DANCER, MUSIC PRODUCER
In the entertainment world, as a dancer, she fondly remembers performing (dance) at Sunsplash 1985 with Jean Breeze. Paulette also performed with Oku Onuru.
However, she ventured into yet another area of the arts, expanding her contribution to Jamaica’s culture even more.
As a music producer, she was the lady behind the scenes as a former dub-plate producer for the Falmouth-based Sly, Slick and Wicked Sound System.
DUB PLATE PRODUCER
According to Paulette:
Even though I played an integral part in the Dancehall Culture, I honestly cannot say I’ve totally been at a dance from start to finish. I’m even shocked at the lyrics of some of these dubs I got done! You must surely know I just got them done and delivered in time for killing. Lolol. That was my high point. That one dub to put up the other system. After that it was push to head home to the hills in the early morning.
Which artistes did she work with?
It’s a great list. I love them all but it’s hard for me to recall them. I loved working with Barrington Levy, Tenor Saw, John Holt and Freddy McGregor. Also the Meek Brothers (Daddy Meekie and Little Meekie), Junior Reid, Capleton, John Holt, Freddie McGregor, Dennis Brown, Garnett Silk, Cobra, Justin Hines, Major Mackerel, Daddy Lizard, Anthony Red Rose, Lieutenant Stitchie, Pinchers and Anthony Malvo. I’m pretty sure I did Tiger as well in combination with Junior Reid. I also did Jigsy King too.
She fondly recalls arriving late in the dance with the decisive dubplates which include the trump card, the surprise assassin, that one dubplate that will cause such an impact, that the other sound system will have no choice but to concede victory to Sly Slick.
Then she was taken back home in the hills. Her job was done. Many persons did not know that she was Stevie Gregg’s secret weapon.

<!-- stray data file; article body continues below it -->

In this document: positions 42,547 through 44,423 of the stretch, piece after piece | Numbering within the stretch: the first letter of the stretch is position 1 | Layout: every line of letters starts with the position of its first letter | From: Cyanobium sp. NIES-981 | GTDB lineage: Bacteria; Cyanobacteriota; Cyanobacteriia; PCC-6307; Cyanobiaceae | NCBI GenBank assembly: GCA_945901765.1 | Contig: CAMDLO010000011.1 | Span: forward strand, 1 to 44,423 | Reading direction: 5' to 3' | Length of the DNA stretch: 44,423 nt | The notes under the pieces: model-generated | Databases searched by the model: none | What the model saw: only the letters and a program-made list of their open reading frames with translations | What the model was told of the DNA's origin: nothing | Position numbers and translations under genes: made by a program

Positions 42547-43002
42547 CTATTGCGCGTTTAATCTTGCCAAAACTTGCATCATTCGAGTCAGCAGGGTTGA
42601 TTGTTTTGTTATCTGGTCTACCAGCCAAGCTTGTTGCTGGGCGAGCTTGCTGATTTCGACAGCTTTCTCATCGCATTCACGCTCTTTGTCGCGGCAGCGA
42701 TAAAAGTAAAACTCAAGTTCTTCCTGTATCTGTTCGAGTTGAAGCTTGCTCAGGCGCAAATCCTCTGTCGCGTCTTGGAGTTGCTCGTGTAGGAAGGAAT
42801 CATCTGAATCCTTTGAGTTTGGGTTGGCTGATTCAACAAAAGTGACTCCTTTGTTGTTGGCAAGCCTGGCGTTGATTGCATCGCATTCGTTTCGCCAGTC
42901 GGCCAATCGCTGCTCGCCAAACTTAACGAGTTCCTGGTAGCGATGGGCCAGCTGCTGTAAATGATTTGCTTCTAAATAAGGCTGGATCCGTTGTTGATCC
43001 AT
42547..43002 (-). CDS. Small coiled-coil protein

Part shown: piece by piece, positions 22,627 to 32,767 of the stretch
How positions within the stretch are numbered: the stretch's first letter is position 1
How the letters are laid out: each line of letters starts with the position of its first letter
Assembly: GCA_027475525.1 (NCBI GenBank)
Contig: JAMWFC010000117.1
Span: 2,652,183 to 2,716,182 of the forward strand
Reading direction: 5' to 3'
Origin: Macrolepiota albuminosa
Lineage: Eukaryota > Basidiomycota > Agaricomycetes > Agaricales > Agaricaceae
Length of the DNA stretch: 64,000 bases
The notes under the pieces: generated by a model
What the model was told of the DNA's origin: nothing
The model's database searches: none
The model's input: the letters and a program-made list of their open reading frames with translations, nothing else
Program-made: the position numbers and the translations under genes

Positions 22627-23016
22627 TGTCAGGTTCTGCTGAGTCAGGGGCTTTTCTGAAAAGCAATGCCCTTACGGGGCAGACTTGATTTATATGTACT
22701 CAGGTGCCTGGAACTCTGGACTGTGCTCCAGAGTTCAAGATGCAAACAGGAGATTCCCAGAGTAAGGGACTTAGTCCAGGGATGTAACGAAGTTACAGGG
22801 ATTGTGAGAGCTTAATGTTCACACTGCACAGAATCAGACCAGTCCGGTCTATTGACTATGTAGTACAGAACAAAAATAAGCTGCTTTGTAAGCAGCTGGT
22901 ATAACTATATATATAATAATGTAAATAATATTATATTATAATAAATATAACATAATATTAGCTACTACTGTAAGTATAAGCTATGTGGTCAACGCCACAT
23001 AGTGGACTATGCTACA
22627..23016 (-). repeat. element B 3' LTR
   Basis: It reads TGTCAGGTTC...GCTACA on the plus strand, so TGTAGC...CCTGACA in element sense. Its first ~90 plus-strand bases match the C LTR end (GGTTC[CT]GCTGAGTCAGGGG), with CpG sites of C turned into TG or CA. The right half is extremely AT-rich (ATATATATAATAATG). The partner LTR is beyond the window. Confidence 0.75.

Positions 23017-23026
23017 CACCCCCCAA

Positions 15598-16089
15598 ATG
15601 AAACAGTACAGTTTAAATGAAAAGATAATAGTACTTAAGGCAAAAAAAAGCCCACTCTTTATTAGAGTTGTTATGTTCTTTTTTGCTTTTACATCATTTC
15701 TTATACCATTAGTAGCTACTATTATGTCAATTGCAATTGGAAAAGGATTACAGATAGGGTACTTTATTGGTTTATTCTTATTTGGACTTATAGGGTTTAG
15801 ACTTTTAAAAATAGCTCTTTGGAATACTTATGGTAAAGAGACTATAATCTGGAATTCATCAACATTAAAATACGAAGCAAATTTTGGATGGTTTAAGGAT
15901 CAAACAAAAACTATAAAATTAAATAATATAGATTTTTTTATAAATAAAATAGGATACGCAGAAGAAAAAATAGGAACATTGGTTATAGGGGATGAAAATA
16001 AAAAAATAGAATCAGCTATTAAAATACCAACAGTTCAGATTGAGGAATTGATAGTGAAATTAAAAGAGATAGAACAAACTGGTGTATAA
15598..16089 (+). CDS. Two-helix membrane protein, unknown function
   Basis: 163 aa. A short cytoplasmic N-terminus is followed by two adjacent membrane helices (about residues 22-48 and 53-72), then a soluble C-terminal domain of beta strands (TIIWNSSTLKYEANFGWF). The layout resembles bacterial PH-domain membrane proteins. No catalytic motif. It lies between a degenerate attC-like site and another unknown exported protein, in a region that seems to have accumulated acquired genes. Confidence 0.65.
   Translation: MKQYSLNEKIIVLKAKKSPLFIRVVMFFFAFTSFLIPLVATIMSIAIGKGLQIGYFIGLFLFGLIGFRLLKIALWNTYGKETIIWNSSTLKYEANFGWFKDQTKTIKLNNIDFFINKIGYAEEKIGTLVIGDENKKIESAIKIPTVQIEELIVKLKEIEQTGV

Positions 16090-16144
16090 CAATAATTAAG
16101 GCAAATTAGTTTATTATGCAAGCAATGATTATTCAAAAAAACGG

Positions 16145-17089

ALBERT TOWN CULTURAL GROUP
Through all of this busy schedule, Paulette Reid-Denson still had time to help form the Albert Town Cultural group (along with Augustus Bowers and Nadine Parkinson). The group, like the Trelawny Dance Ensemble, has stood the test of time and is still around, impacting lives today.
Back then, the group put on beauty pageants, had a dance group and undertook community projects. The highlight was a 1993 Jamaica government award for the best community group.
FOOD & BEVERAGE
Always searching for new avenues of artistic expression, when the United States beckoned, Paulette answered the call.
And so, in 1998, she completed a degree in yet another area of art, which is food and beverage management. That led her to work with Marriott International as well as several other companies along with private catering deals.
However, in 1999, she continued her love for the pageants when she founded the Florida Caribbean Queen Pageant. This only ran for 2 years as a fellow Trelawny Jamaica native had started a pageant with the same name. To avoid any conflict, Paulette said she canceled her promotion.
UNEARTH CHILD ART COMPETITION
Her creativity and innovation in the art world continued when she took to the internet and created the Unearth Child Art Competition. This was very successful and entries came from children all over the world.
The aim of the competition was to bring children from different nations together as well to highlight art forms from throughout the world.
Winners came from Barnstaple and Albert Town Basic School in Trelawny, Lawrence Tavern in St. Andrew, as well as Sierra Leone, Ghana, Puerto Rico, and Nigeria.
PASSIONATE DEFENDER OF THE COCKPIT COUNTRY
Though living in the United States, she has never lost touch with her local area, which is nestled in the Cockpit Country region of Trelawny.
In 2019, there was a furore over the impending mining of bauxite in the Cockpit Country which spans what Paulette calls her ancestral home in Albert Town, Trelawny. She became one of the most strident advocates for the preservation of the Cockpit Country.